Still working on the ins and outs of lightroom, not perfect...
Hey folks! Taken in a beautiful location a couple of weeks...
Hi there ! What do you think, is this photos showing a bit...
Just starting into portraits and looking to get feedback to...
Fujifilm has become quite well known for it’s excellent APS-C lens lineup and now has enough lenses that several of them overlap significantly. One pair of lenses that bare consideration for many getting into the Fujifilm X system are the “kit” XF 18-55mm f/2.8-4 R LM OIS and the “professional” XF 16-55mm f/2.8 R LM WR. Let’s take a look at the differences between them.
Long sequences without cuts have been always fascinating to the viewers, whether or not they realized it was a continuous take. In this video, filmmaker and director Vincent Laforet breaks down two famous long shots and shares his opinion on why they are so engaging.
Rays of light pouring through trees or a window can enhance the moodiness of an image, but if there aren't enough particles in the air to reflect and diffuse the light, you may not be able to achieve the look you want in camera. With a little help from PiXimperfect's Unmesh Dinda, it's easy to achieve that effect in Photoshop.
You can get cool results when photographing water or cloudy skies with long exposures. For that you often need a filter that reduces the amount of light that enters the lens: a neutral density filter. But what if you don’t have such a filter? In that case there is another way to retrieve almost the same results. In this article I will explain how to shoot long exposures without the help of a neutral density filter.
In the earliest days of cinema, there was one choice: 4:3. Through the evolution of camera and screen technology, formats have changed dramatically over the years, ranging from the super widescreen to completely square. With mobile technology now demanding vertical format, it can be hard to choose your ratio, so why not compromise? Go diagonal.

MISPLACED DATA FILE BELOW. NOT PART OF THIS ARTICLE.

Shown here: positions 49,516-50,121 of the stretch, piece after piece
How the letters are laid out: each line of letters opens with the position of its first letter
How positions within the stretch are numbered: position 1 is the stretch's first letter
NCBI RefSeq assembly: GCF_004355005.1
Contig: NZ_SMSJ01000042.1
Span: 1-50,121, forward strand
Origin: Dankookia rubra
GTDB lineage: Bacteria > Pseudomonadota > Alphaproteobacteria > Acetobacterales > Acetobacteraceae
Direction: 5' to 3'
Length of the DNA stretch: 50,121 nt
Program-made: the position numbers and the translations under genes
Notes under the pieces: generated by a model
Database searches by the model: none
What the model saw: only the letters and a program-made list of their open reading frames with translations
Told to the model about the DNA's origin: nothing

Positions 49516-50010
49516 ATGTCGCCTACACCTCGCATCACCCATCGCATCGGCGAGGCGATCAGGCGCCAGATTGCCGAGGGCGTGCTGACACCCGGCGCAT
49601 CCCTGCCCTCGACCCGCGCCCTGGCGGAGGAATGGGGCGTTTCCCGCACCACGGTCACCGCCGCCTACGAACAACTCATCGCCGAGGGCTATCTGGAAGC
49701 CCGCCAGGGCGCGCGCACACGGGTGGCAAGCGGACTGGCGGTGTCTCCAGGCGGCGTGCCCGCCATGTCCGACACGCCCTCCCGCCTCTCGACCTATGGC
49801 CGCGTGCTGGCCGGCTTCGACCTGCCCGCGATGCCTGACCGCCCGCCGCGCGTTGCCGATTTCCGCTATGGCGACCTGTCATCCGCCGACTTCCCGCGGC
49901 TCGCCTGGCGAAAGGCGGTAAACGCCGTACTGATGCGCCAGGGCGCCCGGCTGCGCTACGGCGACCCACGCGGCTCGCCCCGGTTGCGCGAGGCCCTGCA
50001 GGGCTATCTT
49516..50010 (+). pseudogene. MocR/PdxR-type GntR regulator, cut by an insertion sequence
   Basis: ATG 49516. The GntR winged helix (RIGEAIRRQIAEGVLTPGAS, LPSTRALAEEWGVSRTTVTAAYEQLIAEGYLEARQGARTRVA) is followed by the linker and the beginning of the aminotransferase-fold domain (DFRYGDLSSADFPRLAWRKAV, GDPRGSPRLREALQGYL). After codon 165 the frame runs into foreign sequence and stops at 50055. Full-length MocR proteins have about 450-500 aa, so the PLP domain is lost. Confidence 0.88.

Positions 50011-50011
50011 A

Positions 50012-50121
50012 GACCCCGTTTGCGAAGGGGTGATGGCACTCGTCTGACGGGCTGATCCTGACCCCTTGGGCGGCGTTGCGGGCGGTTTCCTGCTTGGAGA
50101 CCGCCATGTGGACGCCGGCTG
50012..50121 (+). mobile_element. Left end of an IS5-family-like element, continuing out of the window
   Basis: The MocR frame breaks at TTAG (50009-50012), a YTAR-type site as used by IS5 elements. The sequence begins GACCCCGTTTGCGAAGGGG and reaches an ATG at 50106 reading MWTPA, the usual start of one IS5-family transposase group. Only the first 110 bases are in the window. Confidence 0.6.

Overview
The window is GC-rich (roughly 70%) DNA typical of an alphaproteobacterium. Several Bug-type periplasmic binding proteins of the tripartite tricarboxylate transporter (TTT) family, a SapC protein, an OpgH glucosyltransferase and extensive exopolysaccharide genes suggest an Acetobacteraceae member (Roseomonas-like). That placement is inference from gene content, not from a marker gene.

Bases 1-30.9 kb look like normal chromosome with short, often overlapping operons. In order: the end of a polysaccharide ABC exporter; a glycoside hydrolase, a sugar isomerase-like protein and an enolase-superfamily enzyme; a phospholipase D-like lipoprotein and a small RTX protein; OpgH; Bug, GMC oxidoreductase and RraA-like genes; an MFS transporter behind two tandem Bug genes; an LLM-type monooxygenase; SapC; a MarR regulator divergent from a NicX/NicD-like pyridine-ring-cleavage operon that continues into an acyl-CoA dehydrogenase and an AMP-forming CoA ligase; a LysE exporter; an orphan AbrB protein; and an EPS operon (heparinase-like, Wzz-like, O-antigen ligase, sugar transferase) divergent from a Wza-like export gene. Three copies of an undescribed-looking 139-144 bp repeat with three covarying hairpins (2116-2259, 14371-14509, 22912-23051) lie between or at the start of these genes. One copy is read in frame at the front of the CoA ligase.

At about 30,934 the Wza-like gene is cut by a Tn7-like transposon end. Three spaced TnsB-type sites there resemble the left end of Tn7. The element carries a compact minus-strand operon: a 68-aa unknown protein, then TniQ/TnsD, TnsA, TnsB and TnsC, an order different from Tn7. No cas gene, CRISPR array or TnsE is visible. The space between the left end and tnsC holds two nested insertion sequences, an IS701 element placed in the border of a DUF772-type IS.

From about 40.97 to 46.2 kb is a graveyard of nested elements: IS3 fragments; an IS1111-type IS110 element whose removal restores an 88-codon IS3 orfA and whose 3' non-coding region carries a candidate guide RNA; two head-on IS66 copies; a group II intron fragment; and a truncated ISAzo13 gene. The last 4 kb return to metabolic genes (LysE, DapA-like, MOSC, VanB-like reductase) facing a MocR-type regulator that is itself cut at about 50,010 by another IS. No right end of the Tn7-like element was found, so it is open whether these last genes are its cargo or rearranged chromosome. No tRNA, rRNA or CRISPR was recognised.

Last month B&H helped us build an extremely expensive workstation. Today, we built a computer that rendered footage faster in Adobe Premiere for 1/3 of the price.
This is a really good idea, and as far as I know it's an original one. The folks at Skylum, who have given us the Luminar and Aurora image editors, are today offering AirMagic, a Mac or PC app designed to apply AI (artificial intelligence) to any drone or aerial-based image you drop into the app, either a single image or a bunch of images. The app will be released March 21, but I got an early review copy and I'll share my impressions below.
Just about every photographer at some point has found themselves in a situation on set where the disparity between light temperature sources causes significant color casting in ways they don't want. In my experience, the most common problem is when you have to contend with traditional incandescent light bulbs in frame, but you're using strobes that are (mostly) balanced to average daylight light temperatures. What's the best way to fix this in Photoshop?
I thought I'd never understand this one photo series I saw over a decade ago; it was so popular but seemed so bland to me. What I realize now is the content of images aren't the most interesting part and in fact, the project has a lesson all photographers could learn from.
One of the best light sources is the sun, but when you go indoors you are limited to where the light is depending on windows or openings that allow it to seep in. Using the light from that window can be fairly easy, but how do you achieve a good shot with the window in portrait shots?